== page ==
Folsom Prison Museum
You probably wouldn't want to visit the actual stage where Johnny Cash played in 1968 (it’s inside a working maximum security prison), but you can see the original stone entrance from this 900-square-foot museum next door. In addition to a room devoted to Man in Black memorabilia, the museum showcases items dating from the beginning of the prison’s construction in 1878. See old ropes used to hang prisoners, hand-cranked Gatling guns used to defend the prison’s granite walls during their 38-year period of construction, and an inmate-created, eight-foot motorized replica of a Ferris Wheel constructed in the 1930s out of more than 250,000 toothpicks. $2 (cash only). 10 a.m.-4 p.m. daily. 312 3rd St. Represa. 985-2561 ext. 4589.   

Gekkeikan Sake Tour
Founded in 1637 in Japan, this 14th-generation, family-owned sake company has its American brewery headquarters in Folsom. On weekdays and second Saturdays, take a free self-guided tour of the production facility, where picture windows afford views of the entire process from rice milling to bottling. After the tour, visit the tasting room for complimentary samples of several varieties of the all-natural fermented rice beverage or house-made plum wine. The facilities even have a koi pond and Japanese garden to complete the exotic experience, as well as a gift shop offering Japanese dishes, sushi-making utensils and (of course) sake. Free. Mon.-Fri. 9 a.m.-4:30 p.m. Second Saturdays 11 a.m.-3 p.m. 1136 Sibley St. Folsom. 985-3111.

Gold Rush Tours
There (was) gold in them thar hills, so drive up to El Dorado County to see where it all began. Take a guided walking tour through Coloma’s Marshall Gold Discovery State Historic Park to see historic spots like a replica of the sawmill where James Marshall first found gold in 1848, take a gold panning lesson or stop by the museum to see gold samples and Native American baskets. On your way back to modernity, stop at the Gold Bug Mine in Placerville, where you can take a self-guided tour of the 352-foot, hard rock mine that dates back to 1888. Marshall Gold Discovery SHP: $8 per vehicle. Guided tours: $3; $2 for children. Gold panning: $7. 8 a.m.-7 p.m. daily (until Labor Day). 310 Back St. Coloma. 530-622-3470.  Gold Bug Mine: $3-$6 for mine tours. 10 a.m.-4 p.m. daily. 2635 Gold Bug Lane. Placerville. 530-642-5207.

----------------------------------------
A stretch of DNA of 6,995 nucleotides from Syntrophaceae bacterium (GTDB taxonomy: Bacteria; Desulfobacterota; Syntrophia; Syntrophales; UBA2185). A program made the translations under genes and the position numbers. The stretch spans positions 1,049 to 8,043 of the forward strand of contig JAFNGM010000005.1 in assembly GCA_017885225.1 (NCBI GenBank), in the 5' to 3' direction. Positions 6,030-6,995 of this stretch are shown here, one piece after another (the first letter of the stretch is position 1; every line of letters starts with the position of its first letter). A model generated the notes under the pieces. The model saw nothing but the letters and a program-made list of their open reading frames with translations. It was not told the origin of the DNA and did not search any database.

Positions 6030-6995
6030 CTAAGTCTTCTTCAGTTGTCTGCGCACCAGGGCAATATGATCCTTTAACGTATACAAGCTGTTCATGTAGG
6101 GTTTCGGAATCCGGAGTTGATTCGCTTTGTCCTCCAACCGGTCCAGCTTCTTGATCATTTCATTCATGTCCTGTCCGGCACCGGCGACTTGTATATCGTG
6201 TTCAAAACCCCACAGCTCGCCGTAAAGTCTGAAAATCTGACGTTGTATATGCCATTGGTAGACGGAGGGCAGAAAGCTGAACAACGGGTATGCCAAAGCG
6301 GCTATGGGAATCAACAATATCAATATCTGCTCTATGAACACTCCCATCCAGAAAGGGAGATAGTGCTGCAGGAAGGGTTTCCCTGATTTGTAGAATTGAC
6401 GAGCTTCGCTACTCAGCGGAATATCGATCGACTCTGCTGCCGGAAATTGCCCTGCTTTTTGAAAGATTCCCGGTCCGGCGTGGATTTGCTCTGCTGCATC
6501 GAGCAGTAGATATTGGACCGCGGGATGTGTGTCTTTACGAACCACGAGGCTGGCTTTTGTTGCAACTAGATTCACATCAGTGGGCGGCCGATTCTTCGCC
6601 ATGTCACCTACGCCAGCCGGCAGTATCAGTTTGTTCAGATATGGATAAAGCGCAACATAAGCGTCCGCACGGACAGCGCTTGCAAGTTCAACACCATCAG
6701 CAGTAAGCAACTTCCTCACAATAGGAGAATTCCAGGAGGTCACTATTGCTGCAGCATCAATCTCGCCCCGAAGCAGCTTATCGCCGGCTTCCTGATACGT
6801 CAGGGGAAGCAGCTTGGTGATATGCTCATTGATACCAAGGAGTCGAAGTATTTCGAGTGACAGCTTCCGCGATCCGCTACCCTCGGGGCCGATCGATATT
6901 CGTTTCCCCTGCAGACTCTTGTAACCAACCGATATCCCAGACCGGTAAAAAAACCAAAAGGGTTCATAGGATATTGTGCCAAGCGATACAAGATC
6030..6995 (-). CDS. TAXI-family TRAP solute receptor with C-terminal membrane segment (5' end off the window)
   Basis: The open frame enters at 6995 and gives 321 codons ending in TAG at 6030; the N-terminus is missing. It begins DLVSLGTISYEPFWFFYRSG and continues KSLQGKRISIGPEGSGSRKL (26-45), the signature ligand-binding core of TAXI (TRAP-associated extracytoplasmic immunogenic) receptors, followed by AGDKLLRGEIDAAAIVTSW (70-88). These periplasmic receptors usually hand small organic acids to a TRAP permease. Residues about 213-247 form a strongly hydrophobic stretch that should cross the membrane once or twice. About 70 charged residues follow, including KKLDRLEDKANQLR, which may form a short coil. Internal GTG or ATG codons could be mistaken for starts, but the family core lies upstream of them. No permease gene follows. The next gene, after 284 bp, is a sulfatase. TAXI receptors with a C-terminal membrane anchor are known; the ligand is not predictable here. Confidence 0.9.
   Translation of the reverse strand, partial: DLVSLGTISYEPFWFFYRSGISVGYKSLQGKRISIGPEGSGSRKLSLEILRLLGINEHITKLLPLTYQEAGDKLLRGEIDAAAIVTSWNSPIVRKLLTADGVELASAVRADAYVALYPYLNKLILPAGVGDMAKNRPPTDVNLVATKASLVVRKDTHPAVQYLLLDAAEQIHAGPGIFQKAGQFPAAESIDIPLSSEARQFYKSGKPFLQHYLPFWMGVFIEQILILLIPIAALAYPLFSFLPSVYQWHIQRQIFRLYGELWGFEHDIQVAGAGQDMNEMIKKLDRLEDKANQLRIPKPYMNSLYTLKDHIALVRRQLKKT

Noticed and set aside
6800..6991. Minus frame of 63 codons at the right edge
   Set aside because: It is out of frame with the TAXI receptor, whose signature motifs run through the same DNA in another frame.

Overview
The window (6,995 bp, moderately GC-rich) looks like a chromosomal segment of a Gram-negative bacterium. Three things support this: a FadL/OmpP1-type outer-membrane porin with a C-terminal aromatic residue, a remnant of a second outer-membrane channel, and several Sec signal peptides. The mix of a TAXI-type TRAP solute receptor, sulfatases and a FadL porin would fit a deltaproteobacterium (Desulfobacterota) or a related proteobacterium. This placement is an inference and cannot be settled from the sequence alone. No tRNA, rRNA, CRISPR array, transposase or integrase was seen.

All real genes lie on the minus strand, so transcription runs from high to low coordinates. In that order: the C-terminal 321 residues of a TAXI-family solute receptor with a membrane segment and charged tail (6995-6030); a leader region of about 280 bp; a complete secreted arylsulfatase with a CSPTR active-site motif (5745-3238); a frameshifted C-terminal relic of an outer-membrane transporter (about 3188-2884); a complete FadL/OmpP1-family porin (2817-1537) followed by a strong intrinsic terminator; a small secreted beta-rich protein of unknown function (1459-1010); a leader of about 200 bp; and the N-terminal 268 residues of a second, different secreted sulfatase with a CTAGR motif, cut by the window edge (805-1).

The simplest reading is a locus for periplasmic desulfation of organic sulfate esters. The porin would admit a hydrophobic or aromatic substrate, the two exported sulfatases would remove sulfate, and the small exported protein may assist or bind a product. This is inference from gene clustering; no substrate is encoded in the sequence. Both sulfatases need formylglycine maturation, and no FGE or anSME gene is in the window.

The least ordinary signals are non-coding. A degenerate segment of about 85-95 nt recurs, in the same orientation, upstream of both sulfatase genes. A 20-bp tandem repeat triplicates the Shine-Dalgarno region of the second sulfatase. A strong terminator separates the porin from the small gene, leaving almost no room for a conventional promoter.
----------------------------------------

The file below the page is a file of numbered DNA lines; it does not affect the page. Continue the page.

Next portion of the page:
Davis Arboretum
Tucked away on the campus of UC Davis is a 100-acre expanse of tranquil gardens that will transport you away from the urban bustle nearby. Walk or jog along the 3.5-mile loop that runs through the arboretum’s 18 gardens, including the shady T. Elliot Weier Redwood Grove, one of the largest collections of the towering trees outside their natural habitat, and the new Valley Heritage Garden, full of sunflowers and other regional flora. Or, pack a picnic (breakfast, lunch, or dinner—the arboretum never closes) to enjoy along Lake Spafford in the East Asian Collection. Folk Music Jam Sessions on every other Friday starting July 18 add an even more rustic atmosphere—making you almost forget you’re still in the city. Free. Open all day, every day. Folk Music Jam Sessions: alternate Fridays July 18-Sept. 26, 12-1 p.m. Wyatt Deck. 530-752-4880.

Aerospace Museum
A few miles’ drive from Sacramento’s Sutter’s Fort and Crocker Art Museum is the lesser known, but equally educational and entertaining Aerospace Museum of California. The museum’s 4-acre, outdoor Air Park displays more than 40 historic aircraft, including planes flown by the US Air Force and Navy and an F-14 Tomcat like the fighter jet from Top Gun. Inside, exhibits include a flight simulation center, a manned exploration of Mars exhibit and the Wright Brothers’ J-5 engine. Only a few cockpits are open during regular hours, but bring the kids on July 19 for a Planes-themed open-cockpit party hosted by Radio Disney. $5-$8. Tues.-Sat. 9 a.m.-5 p.m. Sun. 10 a.m.-5 p.m. 3200 Freedom Park Drive. McClellan Park. 643-3192.